Country-folk legend John Prine has died from complications of the novel coronavirus at Vanderbilt University Medical Center in Nashville, Tenn., reports Rolling Stone. He was 73.
Born and raised in Maywood, Ill., Prine moved to Chicago in the late 1960s, where he worked as a mailman, performing on the weekends at The Fifth Peg in Lincoln Park. Film critic Roger Ebert, who was working for the "Chicago Sun Times" at the time, stopped in one evening and, instead of reviewing the movie he'd seen that night, ended up writing about Prine. The article was called "Singing Mailman Who Delivers a Powerful Message in a Few Words."
"Prine's songs are all original, and he only sings his own," Ebert wrote. "They're nothing like the work of most young composers these days, who seem to specialize in narcissistic tributes to themselves. He's closer to Hank Williams than to Roger Williams, closer to Dylan than to Ochs. 'In my songs,' he says, 'I try to look through someone else's eyes, and I want to give the audience a feeling more than a message.'"
Prine went on to a nearly 50-year career writing and recording country and folk songs that, as his website says, "speak to the everyday experience of ordinary people with a simple honesty," while songs from his self-titled debut album were later covered by musicians like Johnny Cash, Bonnie Raitt, John Denver and Norah Brown.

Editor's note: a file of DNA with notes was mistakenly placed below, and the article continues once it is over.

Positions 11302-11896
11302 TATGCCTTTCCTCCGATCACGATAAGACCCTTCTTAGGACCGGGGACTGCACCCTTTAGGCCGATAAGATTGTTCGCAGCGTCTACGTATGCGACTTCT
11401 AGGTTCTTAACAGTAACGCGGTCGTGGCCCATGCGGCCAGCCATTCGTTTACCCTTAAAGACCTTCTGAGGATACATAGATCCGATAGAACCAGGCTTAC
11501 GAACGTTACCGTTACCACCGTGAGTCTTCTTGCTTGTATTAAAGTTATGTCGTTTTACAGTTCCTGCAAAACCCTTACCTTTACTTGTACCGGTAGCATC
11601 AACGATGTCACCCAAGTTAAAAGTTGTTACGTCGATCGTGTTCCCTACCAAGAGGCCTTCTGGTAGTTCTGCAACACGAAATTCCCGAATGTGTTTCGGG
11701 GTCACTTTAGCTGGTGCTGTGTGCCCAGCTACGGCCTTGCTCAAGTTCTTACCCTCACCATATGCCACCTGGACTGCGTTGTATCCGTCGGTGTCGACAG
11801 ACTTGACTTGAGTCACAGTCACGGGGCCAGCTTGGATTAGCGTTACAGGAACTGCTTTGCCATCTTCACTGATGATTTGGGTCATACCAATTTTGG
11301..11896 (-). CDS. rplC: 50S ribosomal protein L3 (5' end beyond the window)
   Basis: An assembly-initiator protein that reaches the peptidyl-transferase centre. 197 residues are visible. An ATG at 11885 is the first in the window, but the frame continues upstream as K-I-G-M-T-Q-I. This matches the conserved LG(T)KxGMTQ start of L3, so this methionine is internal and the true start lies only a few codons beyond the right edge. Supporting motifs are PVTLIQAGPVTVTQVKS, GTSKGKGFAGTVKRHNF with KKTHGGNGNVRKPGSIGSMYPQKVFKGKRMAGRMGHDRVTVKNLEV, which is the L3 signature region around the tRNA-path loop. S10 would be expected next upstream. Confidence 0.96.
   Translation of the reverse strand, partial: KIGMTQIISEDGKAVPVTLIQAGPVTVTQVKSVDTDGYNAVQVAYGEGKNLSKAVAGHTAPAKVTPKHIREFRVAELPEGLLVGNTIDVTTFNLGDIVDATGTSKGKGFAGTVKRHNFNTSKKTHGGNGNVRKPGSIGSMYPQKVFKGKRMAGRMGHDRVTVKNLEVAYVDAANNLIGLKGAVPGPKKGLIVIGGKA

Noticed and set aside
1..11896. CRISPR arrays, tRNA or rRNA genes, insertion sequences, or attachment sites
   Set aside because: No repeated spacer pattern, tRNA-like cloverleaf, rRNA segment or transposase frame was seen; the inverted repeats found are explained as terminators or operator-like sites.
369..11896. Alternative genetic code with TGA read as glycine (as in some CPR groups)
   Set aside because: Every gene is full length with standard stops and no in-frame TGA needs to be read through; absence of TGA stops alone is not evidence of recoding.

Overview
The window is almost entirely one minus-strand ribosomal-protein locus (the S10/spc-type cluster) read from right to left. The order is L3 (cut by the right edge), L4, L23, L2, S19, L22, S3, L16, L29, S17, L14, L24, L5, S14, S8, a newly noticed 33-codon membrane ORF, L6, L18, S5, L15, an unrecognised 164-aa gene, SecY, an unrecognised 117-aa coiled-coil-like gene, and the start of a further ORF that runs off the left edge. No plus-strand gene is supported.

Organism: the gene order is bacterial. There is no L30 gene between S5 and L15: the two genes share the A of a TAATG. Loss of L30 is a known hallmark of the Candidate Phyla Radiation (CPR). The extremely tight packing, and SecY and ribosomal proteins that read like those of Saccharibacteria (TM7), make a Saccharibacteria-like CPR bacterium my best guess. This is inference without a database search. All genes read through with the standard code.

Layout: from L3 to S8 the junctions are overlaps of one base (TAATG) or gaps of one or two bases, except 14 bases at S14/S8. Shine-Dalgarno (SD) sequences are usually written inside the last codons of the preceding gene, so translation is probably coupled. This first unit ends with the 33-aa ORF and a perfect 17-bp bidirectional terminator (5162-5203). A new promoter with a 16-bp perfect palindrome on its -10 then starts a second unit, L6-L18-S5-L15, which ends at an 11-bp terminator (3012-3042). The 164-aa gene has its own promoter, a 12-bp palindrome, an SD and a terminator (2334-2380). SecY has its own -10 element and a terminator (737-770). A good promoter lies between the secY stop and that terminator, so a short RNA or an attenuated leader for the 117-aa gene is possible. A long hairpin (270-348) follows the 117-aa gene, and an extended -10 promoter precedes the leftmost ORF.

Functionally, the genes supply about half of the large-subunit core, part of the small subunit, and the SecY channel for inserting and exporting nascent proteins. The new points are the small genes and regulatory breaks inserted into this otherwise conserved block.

The Grammy award-winning artist was cited as an inspiration by both Bob Dylan and his son, Jakob Dylan, and when Prine was inducted into the Nashville Songwriters Hall of Fame in 2003, singer-songwriter Kris Kristoferson made the statement: "If God's got a favorite songwriter, I think it's John Prine."
In 1981, Prine founded Oh Boy Records in Nashville; according to the label, it is the second-oldest artist-owned independent record label in the US.
Prine survived cancer twice. In 1998, he was diagnosed with squamous cell cancer on the right side of his neck; the operation removed a significant portion of diseased tissue, which also changed the depth and tone of his voice. He told NPR's Terry Gross in a 2018 interview that he liked it better. "It dropped down lower and feels friendlier," Price said.
Then, in 2013, he underwent surgery to remove cancer in his left lung.
On March 26, Prine was admitted to the hospital after suffering from symptoms consistent with the novel coronavirus, and was intubated three days later. He is survived by his wife, Fiona Whelan Prine whom he married in 1996; three sons, Jody, Jack and Tommy; two brothers, Billy and Dave; and three grandsons.